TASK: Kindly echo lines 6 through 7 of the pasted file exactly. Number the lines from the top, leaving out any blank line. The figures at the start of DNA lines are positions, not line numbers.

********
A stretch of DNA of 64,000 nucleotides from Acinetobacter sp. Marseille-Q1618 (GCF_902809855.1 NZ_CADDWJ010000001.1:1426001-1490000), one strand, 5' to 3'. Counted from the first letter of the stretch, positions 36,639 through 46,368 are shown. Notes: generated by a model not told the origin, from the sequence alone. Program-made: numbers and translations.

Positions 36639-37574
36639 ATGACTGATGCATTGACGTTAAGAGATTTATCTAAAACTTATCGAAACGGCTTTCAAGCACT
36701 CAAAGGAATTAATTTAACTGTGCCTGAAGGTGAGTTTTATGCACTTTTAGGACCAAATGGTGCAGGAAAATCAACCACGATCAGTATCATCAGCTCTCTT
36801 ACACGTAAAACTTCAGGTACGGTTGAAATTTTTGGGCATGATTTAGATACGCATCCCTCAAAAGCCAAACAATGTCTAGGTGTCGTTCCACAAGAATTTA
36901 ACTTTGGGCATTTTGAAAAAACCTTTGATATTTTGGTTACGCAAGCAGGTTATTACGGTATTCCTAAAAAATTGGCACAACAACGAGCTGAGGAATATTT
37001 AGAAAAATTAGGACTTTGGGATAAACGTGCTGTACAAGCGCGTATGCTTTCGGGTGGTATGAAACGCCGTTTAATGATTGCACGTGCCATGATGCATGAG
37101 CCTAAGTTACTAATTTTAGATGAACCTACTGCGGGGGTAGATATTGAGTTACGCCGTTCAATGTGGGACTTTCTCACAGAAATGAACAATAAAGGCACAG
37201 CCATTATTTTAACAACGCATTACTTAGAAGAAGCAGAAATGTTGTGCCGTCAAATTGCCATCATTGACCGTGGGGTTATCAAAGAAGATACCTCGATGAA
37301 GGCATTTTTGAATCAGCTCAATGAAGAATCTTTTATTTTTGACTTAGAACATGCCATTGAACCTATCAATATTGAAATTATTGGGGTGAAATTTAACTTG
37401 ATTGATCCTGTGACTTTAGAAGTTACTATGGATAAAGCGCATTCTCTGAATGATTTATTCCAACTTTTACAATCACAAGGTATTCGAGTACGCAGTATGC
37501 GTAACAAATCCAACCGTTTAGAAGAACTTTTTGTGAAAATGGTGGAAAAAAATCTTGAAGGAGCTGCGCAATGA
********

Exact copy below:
36901 ACTTTGGGCATTTTGAAAAAACCTTTGATATTTTGGTTACGCAAGCAGGTTATTACGGTATTCCTAAAAAATTGGCACAACAACGAGCTGAGGAATATTT
37001 AGAAAAATTAGGACTTTGGGATAAACGTGCTGTACAAGCGCGTATGCTTTCGGGTGGTATGAAACGCCGTTTAATGATTGCACGTGCCATGATGCATGAG